Price of family petrol tank tops £100
The price of filling up the average family car is now more than £100 in some areas of the UK, according to new research.
The average price of petrol in the UK has risen by an average of 5.5% in the past two months, though some areas have seen price hikes of up to 9%. This means the cost of filling up a 70-litre tank now averages £97.37 and exceeds £100 in the most expensive areas.
The study conducted by the credit card arm of Santander used family people carriers with 70-litre petrol tanks as the basis for their claim that a trip to the forecourt can now cost more than £100.
Dumfries was found to be the most expensive place in the UK to fill up with unleaded at 145.90 pence per litre, followed by Durham and Hereford. While Plymouth, Kirkcaldy and Torquay were the cheapest, with Torquay offering unleaded at 135.90 per litre.
Drivers of cars with 70-litre tanks would be paying more than £100 to fill up in Dumfries and Durham.
Over the edge
Alan Mathewson, chief executive officer at Santander Cards, said: "With the cost of fuel expected to reach its highest level in the coming weeks, families and car commuters are likely to be hardest hit once again.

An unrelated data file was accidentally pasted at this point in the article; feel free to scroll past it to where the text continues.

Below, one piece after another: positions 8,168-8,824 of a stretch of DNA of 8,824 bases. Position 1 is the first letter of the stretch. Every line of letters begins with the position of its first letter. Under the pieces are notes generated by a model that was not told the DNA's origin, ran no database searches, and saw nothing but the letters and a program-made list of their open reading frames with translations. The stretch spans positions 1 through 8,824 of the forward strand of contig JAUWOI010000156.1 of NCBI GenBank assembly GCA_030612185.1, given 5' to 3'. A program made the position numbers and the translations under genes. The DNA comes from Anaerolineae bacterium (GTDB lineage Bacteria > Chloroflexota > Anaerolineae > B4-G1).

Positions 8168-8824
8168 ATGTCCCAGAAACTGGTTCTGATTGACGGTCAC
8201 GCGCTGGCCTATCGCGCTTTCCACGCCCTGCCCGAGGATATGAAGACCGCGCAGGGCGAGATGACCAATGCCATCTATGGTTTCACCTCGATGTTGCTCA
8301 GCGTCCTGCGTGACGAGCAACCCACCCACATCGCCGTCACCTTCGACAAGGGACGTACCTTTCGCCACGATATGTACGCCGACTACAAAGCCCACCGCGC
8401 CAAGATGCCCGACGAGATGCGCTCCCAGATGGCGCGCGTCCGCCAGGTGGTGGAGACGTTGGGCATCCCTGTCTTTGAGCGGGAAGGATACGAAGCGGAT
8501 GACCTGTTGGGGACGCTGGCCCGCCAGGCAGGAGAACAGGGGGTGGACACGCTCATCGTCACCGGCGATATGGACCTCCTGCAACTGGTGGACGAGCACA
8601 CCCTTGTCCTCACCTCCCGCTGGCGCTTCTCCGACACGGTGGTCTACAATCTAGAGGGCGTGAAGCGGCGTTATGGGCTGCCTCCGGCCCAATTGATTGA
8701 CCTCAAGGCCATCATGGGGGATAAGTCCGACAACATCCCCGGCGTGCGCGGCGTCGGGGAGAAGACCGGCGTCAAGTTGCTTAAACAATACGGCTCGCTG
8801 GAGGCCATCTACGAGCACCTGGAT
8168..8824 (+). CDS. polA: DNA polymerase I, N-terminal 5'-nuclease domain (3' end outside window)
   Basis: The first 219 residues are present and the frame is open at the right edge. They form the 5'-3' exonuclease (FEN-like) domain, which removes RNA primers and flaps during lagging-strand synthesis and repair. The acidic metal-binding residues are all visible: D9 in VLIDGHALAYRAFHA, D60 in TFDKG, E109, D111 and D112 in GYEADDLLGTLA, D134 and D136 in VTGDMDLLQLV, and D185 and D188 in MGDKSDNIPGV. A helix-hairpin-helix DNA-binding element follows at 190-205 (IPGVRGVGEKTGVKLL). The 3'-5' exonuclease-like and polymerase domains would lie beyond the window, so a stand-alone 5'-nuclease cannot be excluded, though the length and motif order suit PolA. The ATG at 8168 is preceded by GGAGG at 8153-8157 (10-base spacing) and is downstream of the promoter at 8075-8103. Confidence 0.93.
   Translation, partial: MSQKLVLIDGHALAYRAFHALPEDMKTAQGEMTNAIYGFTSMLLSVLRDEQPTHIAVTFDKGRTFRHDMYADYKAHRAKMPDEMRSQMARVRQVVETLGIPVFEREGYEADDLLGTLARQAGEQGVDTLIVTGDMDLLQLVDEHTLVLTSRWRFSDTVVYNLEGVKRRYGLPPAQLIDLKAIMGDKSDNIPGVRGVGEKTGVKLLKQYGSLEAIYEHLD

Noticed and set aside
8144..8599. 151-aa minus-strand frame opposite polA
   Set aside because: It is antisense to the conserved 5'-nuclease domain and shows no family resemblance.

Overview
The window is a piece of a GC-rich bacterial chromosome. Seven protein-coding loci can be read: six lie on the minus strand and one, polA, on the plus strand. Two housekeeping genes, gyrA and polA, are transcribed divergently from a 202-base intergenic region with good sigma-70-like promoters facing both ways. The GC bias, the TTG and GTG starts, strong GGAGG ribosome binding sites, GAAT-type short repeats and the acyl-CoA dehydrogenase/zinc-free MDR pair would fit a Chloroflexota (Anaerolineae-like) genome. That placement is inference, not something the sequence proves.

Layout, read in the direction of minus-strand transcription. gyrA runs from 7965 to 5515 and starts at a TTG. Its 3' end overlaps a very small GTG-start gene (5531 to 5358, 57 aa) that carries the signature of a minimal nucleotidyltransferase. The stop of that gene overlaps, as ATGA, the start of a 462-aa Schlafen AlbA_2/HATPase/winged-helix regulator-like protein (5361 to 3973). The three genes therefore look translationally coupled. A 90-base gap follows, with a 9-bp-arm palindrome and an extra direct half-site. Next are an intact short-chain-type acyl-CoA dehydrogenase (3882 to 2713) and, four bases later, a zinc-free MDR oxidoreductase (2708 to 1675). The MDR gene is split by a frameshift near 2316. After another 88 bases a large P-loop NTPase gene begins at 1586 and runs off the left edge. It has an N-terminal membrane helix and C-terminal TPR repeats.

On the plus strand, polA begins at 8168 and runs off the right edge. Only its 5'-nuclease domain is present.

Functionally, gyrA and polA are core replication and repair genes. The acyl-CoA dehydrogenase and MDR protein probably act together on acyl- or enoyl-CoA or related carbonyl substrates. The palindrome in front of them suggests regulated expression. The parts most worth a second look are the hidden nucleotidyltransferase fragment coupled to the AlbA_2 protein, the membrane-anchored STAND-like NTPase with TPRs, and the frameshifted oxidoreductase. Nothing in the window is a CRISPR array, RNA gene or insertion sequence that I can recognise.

"Aside from mortgage costs, households in the UK already spend more on transport than any other living cost, so further hikes may well push many family budgets over the edge."
But Paul Watters, head of public affairs at the AA, said motorists are currently experiencing a little relief from rising petrol prices.
"It's gone up 8p since the start of the year but it could be a lot worse as we've seen oil slide a little and fuel duty frozen again. We might see a little bit of relief," he said.
"At the moment it is not as bad as it has been but the volatility is always there – and that's the problem. We are always going to see incremental increases but sometimes the prices do come down a bit. It's a case of one step backwards, two steps forward."
Mathewson said car-pooling, using public transport or simply driving more economically can save on fuel costs. He added that Santander's 123 Credit Card offers 3% cashback on fuel at petrol stations across the UK.
Used by the holder to buy goods and services, credit cards also have a monthly or annual spending limit, which may be raised or lowered depending on the creditworthiness of the cardholder. But unlike charge cards, borrowers aren’t forced to pay the balance off in full every month and, as long as they make a stated minimum payment, can carry a balance from one month to the next, generating compound interest. As the issuing company is effectively giving you a short-term loan, most credit cards have variable and relatively high interest rates. Allowing the interest to compound for too long may result in dire financial straits.